Vern Wilson first appeared in New Zealand hunting book literature as a hunter featured in Kingsley Field’s book The Master Hunters (1991).
From Hoon to Hunter is the first book Vern authored and in it he writes about the hunts for big game trophies which made him worthy of inclusion in Kingsley’s book.
An autobiography, Vern starts his book with a chapter entitled ‘A Hunter is Born‘ and this details the “hoon” part of his life represented by the first part of the book’s title. We learn that Vern was somewhat of a trouble maker until he was taken on a back-country deerstalking trip. On that trip Vern enjoyed success, fun, humour and role models — the keys to hooking a young person on a hunting life.
The rest of the book recounts the “hunter” part of the title — each chapter focuses on Vern’s hunts after a particular big game species — sika; wild sheep; chamois and tahr; white-tailed deer; feral pigs; fallow, rusa and sambar; red deer (one chapter about Ureweras and another about South Westland); and wapiti.
It is clear that Vern, although successful as a trophy hunter, was more enamoured with the chase and kill rather than collecting trophy heads. Many times throughout his book he remarks an exceptional head (which he had just secured) was left in the fork of the tree, placed on a mossy fence post or given away, never to be seen again. Maybe this was because he shot numerous heads thereby having diminished value to Vern? This frame of mind is hard to understand for the average stalker, no doubt.
One head, a wapiti bull shot in the 1980 bugle at Bligh Sound (Wild Native River) with dimensions of 42 inches in length, 40 inches in width, and carrying twelve-points, held special value to Vern. He writes, “today my trophy room contains over thirty mounted heads and many un-mounted ones but if for some reason I could only keep one, without hesitation it would be that wapiti”.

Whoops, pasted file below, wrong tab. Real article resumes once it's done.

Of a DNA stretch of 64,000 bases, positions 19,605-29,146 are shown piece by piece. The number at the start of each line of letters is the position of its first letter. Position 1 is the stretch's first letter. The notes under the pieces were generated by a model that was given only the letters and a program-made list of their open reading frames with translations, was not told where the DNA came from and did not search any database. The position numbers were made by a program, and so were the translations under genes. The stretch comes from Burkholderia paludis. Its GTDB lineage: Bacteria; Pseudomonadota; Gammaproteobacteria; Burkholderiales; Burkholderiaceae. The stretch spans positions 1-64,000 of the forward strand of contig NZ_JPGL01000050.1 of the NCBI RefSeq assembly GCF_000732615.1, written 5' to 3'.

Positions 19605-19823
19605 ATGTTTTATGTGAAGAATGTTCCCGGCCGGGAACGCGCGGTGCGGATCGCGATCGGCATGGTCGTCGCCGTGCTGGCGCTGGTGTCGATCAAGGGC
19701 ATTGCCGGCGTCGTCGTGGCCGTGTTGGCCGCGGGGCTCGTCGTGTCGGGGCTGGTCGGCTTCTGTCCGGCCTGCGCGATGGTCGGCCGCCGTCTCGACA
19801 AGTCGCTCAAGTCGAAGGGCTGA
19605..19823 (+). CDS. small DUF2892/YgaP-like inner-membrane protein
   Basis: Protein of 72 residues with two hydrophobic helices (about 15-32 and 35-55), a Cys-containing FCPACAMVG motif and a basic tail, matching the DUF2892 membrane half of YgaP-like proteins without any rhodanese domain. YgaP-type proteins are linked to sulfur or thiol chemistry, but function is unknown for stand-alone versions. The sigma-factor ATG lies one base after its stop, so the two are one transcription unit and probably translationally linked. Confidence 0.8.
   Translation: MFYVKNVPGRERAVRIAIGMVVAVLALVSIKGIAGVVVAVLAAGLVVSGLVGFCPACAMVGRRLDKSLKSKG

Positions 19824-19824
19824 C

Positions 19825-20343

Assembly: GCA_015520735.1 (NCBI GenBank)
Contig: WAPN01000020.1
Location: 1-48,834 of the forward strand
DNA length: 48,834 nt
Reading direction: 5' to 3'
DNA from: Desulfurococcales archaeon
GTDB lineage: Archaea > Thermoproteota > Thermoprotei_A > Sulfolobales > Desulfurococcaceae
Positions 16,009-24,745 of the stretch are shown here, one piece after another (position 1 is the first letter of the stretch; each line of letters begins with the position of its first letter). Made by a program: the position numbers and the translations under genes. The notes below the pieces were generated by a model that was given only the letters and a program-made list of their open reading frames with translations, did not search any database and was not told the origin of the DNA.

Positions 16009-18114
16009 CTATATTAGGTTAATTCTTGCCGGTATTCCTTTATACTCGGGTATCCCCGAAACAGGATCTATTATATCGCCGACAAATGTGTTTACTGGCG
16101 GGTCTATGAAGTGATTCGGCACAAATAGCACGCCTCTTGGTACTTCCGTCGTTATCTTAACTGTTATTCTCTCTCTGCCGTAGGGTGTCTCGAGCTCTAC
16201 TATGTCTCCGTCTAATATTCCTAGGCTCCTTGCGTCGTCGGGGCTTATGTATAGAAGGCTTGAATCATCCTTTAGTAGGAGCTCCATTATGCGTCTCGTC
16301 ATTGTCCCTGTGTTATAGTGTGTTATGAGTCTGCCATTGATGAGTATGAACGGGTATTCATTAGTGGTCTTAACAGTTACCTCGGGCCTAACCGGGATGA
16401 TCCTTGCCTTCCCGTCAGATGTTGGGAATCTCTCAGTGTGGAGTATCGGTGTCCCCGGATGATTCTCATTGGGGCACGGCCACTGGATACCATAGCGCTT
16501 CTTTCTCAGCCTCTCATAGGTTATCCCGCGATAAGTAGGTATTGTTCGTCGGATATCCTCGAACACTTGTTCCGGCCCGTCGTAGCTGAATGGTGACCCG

As to the book’s style, it is in the vein of the comic kiwi yarn. Vern’s writing focuses more on amusing events or asides which he experienced on his stalk or roar trip rather then describing the hunt, animal or the places he visited. In fact, I think it would have been interesting to the reader, at least, if Vern had included more details about his heads (e.g. their measurements, etc) but, again, I don’t think they were all the important to Vern so he didn’t emphasize them.
In summary, it is a good book but probably one to be borrowed from your local library rather than to be purchased to sit on your bookshelf because you’re not likely to read it more than once.
Vern has also written a follow up book entitled The Travelling Hunter (2015) where he writes about hunting big game in North America and Africa. To me, that book is a more enjoyable read.
The Hunter’s recommendation is: borrow it
The Hunter’s ratings are:
- Overall rating: 4.5 out of 10
- Photos and illustrations: 2.5 out of 5
- Trophy quality: 3 out of 5
- Writing quality and style: 2 out of 5
- Page-turner status: 2 out of 5
For your information the following is the book’s blurb:
“It’s those ones that frustrated you, beat you, and got away — they’re the ones that keep you going back to the bush and the mountains and that you remember more than anything else. It’s also the memory of the magnificent country you saw them in. It is this philosophy, this need to keep going back to the wild country of New Zealand to hunt again and to be in the wide open spaces that has made Vern Wilson one of the master hunters.” – Kingsley Field, The Master Hunters, Viking Pacific, 1991. Vern Wilson describes himself as more of a “Hoon” than a hunter when he first went into the bush. Thanks to some sympathetic guidance and early success the hunting bug gradually took over. To the point where work got in the way of hunting, so he would only take jobs where he was allowed to take time off for hunting. Time in the hills honed Vern’s skills, bigger and better antlered deer fell to his rifle. Trophy hunting became his focus and several NZDA trophies including the Severinson Trophy for the best Wapiti, have graced his trophy room. So join Vern for a trip into the hills in this book, as he recount how it all began, how a hoon became a hunter. The hunts that were successful, and enjoy the humour, relive a near tragedy, meeting many fine hunters along the way. His thoughts on rifles, other hunters, clients and the future of hunting.
Bibliographic informationTitle: From Hoon to Hunter
Author: Vern Wilson
Publisher: Halcyon Press, Auckland, New Zealand
ISBN: 1877566330, 9781877566332
Format: Softcover, 176 pages, colour illustrations, 24 cm
Book review of The Travelling Hunter by Vern Wilson book review